Sunday, November 20, 2011

The 4th Reich, Part IV: Left Coast Edition

What the hell is happening in this country? The video below (via The Brad Blog) makes me want to puke. The cops that did this, Lt. John Pike of the UC-Davis police, among others, are sick sons of bitches, to put it kindly. Footage of this atrocity was on my local ABC affiliate's news cast last night, which surprised me, given their usual lame-ass, right-bent approach to things. I guess they were nauseous right along with me.

From a statement by Davis Chancellor Linda P. B. Katehi:
"We deeply regret that many of the protesters today chose not to work with our campus staff and police to remove the encampment as requested," she wrote. "We are even more saddened by the events that subsequently transpired to facilitate their removal."

"Saddened," not outraged.

More bullshit (New York Times, 11/19):
Annette Spicuzza, the U.C. Davis police chief, told The Sacramento Bee that the officer used pepper spray on Friday because the police were surrounded by students. “There was no way out of that circle,” she told the newspaper. “They were cutting the officers off from their support. It’s a very volatile situation.”

The videos, however, show officers freely moving about and show students behaving peacefully. The university reported no instances of violence by any protesters.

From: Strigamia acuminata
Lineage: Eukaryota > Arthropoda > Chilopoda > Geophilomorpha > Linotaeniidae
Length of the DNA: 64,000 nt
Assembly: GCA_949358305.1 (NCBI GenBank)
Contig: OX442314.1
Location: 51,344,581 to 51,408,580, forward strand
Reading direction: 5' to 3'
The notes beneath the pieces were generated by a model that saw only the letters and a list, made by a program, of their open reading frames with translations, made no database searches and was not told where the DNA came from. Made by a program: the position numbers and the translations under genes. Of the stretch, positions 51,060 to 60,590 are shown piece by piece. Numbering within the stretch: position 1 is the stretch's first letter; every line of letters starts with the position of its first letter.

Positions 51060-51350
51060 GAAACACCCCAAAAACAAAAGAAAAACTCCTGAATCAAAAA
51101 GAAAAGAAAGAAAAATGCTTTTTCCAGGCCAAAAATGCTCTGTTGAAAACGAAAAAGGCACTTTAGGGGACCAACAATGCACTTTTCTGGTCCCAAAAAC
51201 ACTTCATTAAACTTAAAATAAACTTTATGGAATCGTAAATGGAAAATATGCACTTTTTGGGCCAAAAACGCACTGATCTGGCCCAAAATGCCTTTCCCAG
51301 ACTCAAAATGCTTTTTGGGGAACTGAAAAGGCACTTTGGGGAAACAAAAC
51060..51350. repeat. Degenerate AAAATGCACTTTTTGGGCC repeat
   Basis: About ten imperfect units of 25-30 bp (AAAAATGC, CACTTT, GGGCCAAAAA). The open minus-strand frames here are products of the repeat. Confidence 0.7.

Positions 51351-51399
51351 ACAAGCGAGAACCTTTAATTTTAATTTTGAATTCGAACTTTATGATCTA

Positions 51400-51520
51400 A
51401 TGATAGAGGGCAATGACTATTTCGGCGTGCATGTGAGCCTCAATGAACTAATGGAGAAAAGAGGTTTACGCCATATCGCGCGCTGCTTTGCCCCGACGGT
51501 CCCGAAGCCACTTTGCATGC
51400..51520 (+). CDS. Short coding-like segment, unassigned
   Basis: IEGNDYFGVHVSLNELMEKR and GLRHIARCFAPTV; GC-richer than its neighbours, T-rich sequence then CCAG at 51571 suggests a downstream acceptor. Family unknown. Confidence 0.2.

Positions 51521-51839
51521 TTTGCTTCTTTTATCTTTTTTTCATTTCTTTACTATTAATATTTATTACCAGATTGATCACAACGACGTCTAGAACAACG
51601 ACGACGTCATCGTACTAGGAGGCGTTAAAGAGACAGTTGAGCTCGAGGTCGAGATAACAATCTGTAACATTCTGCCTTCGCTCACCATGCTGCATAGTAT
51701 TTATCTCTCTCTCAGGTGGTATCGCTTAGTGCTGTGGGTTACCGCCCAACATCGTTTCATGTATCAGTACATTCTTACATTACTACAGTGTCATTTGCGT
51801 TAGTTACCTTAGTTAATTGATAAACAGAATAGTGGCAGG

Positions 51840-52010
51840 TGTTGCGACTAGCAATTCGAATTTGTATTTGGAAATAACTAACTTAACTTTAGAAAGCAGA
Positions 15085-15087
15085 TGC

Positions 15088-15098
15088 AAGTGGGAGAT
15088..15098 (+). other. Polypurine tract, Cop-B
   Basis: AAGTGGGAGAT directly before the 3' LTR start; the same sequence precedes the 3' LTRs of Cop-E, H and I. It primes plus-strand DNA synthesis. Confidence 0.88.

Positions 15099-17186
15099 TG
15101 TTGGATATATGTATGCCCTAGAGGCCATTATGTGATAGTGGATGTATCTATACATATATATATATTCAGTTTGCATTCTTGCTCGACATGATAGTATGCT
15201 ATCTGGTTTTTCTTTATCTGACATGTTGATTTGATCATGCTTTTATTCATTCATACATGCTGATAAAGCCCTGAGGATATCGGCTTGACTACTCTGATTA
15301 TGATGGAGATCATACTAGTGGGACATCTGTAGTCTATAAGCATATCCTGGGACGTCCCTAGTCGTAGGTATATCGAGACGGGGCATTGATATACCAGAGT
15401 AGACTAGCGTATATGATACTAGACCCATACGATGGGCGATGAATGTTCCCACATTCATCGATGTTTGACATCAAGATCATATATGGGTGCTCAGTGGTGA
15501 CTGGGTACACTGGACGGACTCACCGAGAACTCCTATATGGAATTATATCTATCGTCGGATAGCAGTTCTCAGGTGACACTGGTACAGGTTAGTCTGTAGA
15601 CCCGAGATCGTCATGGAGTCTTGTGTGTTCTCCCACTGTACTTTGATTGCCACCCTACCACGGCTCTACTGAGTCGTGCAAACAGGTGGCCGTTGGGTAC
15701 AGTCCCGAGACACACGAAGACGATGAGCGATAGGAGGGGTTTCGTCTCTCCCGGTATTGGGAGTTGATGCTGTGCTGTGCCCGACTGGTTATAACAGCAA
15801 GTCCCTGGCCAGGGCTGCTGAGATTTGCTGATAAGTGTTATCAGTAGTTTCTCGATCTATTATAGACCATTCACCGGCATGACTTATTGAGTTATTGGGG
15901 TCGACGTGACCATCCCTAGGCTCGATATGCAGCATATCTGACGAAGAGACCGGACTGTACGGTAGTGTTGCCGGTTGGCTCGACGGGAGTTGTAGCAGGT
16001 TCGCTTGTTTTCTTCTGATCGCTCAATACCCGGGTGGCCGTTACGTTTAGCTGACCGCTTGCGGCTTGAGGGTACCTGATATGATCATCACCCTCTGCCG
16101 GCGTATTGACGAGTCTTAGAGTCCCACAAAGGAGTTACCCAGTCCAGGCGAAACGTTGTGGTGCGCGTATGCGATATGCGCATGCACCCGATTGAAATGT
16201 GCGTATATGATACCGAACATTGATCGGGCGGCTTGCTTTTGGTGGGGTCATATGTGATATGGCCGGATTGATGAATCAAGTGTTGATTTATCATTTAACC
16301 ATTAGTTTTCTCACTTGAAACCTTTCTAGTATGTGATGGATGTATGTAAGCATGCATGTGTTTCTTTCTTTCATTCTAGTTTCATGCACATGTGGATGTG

Got that? No instances of violence by any protesters. No excuse. And this is a university police force, people who should know better. They probably couldn't get a job with a "real" police force and they're pissed. Thuggery like this should disqualify them from carrying weapons of any kind, lethal or non-lethal. These kids were not on the attack, obviously. But what do I know? I'm just a union thug from Wisconsin.

UPDATE: More from Anonymous.

Thanx to Brad Friedman.

Friday, November 18, 2011

Random: 11/17/11

Religion is based, I think, primarily and mainly upon fear. It is partly the terror of the unknown and partly, as I have said, the wish to feel that you have a kind of elder brother who will stand by you in all your troubles and disputes….A good world needs knowledge, kindliness, and courage; it does not need a regretful hankering after the past or a fettering of the free intelligence by the words uttered long ago by ignorant men.
— Bertrand Russell, Why I am not a Christian

Thank God for Dorli Rainey.

And fuck Darrell Issa.

Thursday, November 17, 2011

The 4th Reich, Part 3

There's not a limited range of reasons the people of Wisconsin can recall their elected and appointed public officials. "Because they want to" is all the reason the state constitution requires. I'm worried about the junta's hijacking of the GAB, though. Ironic to gather enough signatures to recall, only to have Scooter veto it in the end. Jaded? A little. Article XIII, Section 12. Pretty straight language. It's followed by our neanderthal marriage amendment in Section 13, for what it's worth.

The money behind the recall is coming from outside the state, according to Herr Walker during a bill-signing today. So where in Hell did the money that bought his sorry ass into office come from? Pardeeville? And now he's all over the country raising more, including an appearance on Hannity tonight because, you know, Fox is always there for the floundering fascist. I couldn't bring myself to watch, but I'd be surprised if there wasn't at least a URL for donors if not an outright plea for funds.